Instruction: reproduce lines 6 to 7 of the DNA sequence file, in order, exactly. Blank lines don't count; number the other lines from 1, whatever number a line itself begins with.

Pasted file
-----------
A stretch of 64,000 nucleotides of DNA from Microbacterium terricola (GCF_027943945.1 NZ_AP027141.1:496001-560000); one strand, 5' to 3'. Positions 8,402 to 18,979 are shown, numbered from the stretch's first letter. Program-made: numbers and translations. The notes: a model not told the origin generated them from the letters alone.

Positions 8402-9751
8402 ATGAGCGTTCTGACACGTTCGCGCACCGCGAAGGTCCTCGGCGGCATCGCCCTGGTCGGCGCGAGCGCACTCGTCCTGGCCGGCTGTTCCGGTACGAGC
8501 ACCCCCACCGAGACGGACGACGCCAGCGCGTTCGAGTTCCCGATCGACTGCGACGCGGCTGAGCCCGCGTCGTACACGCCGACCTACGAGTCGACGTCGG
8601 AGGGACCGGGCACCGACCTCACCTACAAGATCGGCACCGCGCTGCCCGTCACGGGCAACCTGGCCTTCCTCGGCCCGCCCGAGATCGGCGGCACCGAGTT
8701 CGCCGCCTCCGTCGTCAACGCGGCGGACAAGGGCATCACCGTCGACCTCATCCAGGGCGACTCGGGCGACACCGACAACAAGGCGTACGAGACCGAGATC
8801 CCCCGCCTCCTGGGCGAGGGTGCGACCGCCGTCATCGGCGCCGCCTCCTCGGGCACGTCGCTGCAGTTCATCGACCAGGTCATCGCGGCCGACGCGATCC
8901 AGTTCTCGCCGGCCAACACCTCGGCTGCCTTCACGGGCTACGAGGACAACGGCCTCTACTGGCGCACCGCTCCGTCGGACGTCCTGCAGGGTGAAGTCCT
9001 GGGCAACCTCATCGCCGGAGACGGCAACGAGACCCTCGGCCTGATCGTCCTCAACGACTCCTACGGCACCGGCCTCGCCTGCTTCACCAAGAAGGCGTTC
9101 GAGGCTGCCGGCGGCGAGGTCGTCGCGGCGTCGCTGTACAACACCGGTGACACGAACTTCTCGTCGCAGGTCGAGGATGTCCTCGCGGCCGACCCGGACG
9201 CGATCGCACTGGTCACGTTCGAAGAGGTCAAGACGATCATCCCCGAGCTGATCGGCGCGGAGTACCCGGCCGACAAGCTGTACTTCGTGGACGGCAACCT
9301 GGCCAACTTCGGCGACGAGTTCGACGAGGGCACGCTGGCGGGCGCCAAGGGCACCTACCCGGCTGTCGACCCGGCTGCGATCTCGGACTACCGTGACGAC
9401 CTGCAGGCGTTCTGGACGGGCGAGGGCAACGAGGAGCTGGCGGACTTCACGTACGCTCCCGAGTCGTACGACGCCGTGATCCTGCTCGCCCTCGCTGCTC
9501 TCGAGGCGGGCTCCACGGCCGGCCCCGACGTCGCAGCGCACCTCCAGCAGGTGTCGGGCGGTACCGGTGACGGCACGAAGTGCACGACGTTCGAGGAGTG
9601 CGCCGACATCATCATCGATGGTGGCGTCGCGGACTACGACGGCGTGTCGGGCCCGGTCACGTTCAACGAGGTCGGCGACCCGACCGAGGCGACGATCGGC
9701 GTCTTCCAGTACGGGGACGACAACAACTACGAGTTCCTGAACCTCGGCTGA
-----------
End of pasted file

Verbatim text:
8701 CGCCGCCTCCGTCGTCAACGCGGCGGACAAGGGCATCACCGTCGACCTCATCCAGGGCGACTCGGGCGACACCGACAACAAGGCGTACGAGACCGAGATC
8801 CCCCGCCTCCTGGGCGAGGGTGCGACCGCCGTCATCGGCGCCGCCTCCTCGGGCACGTCGCTGCAGTTCATCGACCAGGTCATCGCGGCCGACGCGATCC